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What Is The Future Of Irish Illustration?

Fuchsia MacAree and Rob Torrans Illustration

With just a week left to catch the OFFSET’s curated exhibition Colouring Between the Lines at Kildare Village (closes March 31), we caught up with some of the artists involved to get their outlook on Ireland’s illustration scene…


Bren Byrne, director @ OFFSET

“Irish illustration is currently experiencing a golden period. From children’s books, animation, editorial, packaging design and beyond, we are not just keeping pace with global trends but setting them.”

Bike by Fuchsia McAree

Bike, by Fuchsia MacAree. “I live at the top of a hill and I cycle into my studio every day, so this piece was about the sense of freewheeling down the lane in the mornings.”

Fuchsia MacAree, illustrator

“There’s a load of great illustration coming out of Ireland at the moment. It maybe has something to do with everyone being connected to each other online, you can be in rural Ireland and still feel like part of the scene here, and be aware what your peers are doing. NCAD is planning to set up a BA in Illustration this year, so that’s another things that’s in the pipeline for Irish illustration. I can’t wait to see where things go from here because it feels like there’s momentum behind everything that’s being made.”

Hotdog by Rob Torrans

Hotdog, by Rob Torrans. “At first you see these bright cartoonish colours and this tasty looking hot dog, and then you realise that it’s so tasty that it is actually eating itself.”

Rob Torrans, illustrator 

“There’s so many talented illustrators in Ireland at the moment doing great work, and illustration is becoming more popular and respected in mainstream culture. Often when I tell someone outside of the creative industry what I do, they’ll tell me about an Irish or international illustrator they like, so it’s great that people are aware and engaging with it.”

Alternative Facts The Solar System by Linda Fahrlin

Alternative Facts; The Solar System by Linda Fahrlin of Supertrooper Studio. “The illustration features the solar system as we know it but – if you look a little closer – with the addition of a new, never-heard-of planet.”

Linda Fahrlin, illustrator

I think it is very exciting to see that Ireland has found time to draw on the rich heritage of excellent writing, story telling and craft skills. Today when everything can be mass produced by a push of a button those skills are a competitive force internationally. ”

Dangerous Crossing by Steve Doogan

Dangerous Crossing by Steve Doogan, created as a cover for author Jane Mitchell’s 2017 novel, documenting a young boy’s escape from war-torn Aleppo. “There’s a hint there of rebirth, of overcoming.”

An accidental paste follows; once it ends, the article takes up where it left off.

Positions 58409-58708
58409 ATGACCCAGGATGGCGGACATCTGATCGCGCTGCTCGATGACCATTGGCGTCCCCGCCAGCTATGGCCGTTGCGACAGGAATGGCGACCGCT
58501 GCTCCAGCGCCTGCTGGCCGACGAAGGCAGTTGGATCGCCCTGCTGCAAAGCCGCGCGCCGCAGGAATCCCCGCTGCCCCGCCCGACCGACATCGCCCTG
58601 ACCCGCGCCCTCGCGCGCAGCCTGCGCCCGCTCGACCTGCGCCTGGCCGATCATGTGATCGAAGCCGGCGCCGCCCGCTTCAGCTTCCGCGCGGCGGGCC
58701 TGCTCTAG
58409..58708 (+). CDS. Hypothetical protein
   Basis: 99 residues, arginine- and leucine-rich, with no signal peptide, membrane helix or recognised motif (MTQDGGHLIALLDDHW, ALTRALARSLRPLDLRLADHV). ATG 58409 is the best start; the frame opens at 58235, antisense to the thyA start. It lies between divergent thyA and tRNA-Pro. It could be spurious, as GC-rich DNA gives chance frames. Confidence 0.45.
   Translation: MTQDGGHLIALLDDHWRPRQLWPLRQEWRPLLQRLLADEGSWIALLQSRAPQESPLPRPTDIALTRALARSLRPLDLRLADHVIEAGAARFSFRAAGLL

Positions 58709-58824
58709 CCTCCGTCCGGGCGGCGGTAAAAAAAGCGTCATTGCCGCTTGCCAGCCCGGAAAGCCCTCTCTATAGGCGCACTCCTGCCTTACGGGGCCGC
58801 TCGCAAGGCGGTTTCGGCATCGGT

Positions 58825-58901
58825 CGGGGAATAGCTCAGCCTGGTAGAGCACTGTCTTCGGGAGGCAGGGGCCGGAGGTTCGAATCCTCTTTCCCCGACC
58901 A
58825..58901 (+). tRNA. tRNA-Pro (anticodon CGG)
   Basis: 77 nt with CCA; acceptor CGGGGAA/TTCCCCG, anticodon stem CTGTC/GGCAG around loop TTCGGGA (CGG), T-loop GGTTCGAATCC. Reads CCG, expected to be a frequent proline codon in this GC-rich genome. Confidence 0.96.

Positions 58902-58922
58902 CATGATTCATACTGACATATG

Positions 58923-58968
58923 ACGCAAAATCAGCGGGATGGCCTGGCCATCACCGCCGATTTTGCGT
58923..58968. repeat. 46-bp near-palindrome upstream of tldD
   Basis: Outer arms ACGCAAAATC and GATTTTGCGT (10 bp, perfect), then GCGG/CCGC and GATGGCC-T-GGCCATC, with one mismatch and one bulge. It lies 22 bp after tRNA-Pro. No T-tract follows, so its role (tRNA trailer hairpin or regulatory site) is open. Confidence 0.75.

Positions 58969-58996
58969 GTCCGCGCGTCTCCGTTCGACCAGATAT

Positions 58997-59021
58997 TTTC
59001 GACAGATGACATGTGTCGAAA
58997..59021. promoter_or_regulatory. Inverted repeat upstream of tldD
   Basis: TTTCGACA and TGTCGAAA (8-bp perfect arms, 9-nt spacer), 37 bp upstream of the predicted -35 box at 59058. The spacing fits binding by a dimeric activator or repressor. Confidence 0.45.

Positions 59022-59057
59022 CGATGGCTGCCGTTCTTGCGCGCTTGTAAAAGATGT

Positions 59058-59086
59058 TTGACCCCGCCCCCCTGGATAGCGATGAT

Steve Doogan, illustrator

“The current level of illustration in Ireland is outstanding. When I first became involved with the Irish illustration scene 20 years ago, I found it a bit parochial and unambitious. Now there are many, many seriously talented people, engaged, outward looking illustrators working locally and internationally and winning awards all over the place. The internet has a lot to do with things improving – people’s taste has generally improved through exposure to the best in the world, and there is less tolerance (not to mention less demand) for substandard work. OFFSET itself has played a major role in physically bringing amazing illustrators to Ireland to talk about their work, and that always creates a sense of, well, if they can do it, so can I.”

Window by Rachel Corcoran

Window by Rachel Corcoran. “I tend to daydream far too much, so the inspiration for this piece is directly influenced by these whimsical daydreaming episodes.”

Rachel Corcoran, illustrator

“We have a wealth of illustrators in such a relatively small country, which is really great to be a part of. The appreciation of illustration is also gaining more importance once again, which is really lovely to see. I always judge a book by its cover, and it’s wonderful to see the resurgence of illustration in picture books, book cover art, and illustration used in branding, editorials and stationery. More and more people who are commissioning illustrators see the value and importance of what we do.”

Só Collective is open from 10am-7pm Monday to Wednesday, from 10am-8pm on Thursday, Friday and Sunday, and from 9am-8pm on Saturdays. Visit kildarevillage.com for more information.

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